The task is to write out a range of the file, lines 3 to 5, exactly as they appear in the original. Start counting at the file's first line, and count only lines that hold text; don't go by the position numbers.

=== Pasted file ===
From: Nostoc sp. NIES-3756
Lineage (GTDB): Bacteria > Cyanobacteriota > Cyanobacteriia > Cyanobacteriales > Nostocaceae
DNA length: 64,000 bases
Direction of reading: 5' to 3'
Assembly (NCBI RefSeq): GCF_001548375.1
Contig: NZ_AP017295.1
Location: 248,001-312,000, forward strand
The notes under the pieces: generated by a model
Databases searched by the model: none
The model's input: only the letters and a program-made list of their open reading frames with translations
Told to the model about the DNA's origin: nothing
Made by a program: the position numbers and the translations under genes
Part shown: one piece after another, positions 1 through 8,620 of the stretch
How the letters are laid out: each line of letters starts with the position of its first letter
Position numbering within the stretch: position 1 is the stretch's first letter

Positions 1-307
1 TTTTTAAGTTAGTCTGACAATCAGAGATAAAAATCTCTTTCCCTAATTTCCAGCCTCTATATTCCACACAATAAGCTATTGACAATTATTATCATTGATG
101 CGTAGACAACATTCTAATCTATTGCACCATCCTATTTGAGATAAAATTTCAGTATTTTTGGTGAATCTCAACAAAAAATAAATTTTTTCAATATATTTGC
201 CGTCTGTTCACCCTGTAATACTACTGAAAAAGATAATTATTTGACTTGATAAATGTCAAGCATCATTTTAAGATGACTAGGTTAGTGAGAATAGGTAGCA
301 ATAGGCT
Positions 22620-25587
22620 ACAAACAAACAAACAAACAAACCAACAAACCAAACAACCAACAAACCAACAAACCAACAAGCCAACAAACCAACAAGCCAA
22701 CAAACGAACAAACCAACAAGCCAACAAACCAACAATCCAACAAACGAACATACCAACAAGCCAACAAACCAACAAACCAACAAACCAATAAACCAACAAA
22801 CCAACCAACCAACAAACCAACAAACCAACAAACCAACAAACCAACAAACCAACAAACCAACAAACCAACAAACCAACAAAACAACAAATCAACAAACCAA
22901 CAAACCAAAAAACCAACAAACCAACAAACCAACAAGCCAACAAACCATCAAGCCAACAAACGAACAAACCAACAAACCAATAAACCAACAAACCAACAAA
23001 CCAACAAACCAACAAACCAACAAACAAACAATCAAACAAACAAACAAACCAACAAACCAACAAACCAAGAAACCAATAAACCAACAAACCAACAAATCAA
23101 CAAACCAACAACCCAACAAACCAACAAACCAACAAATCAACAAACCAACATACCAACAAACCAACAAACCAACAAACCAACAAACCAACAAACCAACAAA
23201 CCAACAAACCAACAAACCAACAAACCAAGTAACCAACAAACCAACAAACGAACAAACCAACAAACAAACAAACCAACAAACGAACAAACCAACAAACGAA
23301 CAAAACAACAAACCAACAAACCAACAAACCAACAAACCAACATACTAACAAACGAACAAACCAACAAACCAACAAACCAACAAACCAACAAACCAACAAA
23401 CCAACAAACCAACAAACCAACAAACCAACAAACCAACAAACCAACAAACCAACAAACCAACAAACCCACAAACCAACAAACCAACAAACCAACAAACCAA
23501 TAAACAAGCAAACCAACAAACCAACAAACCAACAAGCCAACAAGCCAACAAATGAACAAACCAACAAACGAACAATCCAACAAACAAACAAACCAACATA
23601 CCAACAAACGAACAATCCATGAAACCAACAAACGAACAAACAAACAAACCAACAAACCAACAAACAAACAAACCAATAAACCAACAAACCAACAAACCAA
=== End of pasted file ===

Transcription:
DNA length: 64,000 bases
Direction of reading: 5' to 3'
Assembly (NCBI RefSeq): GCF_001548375.1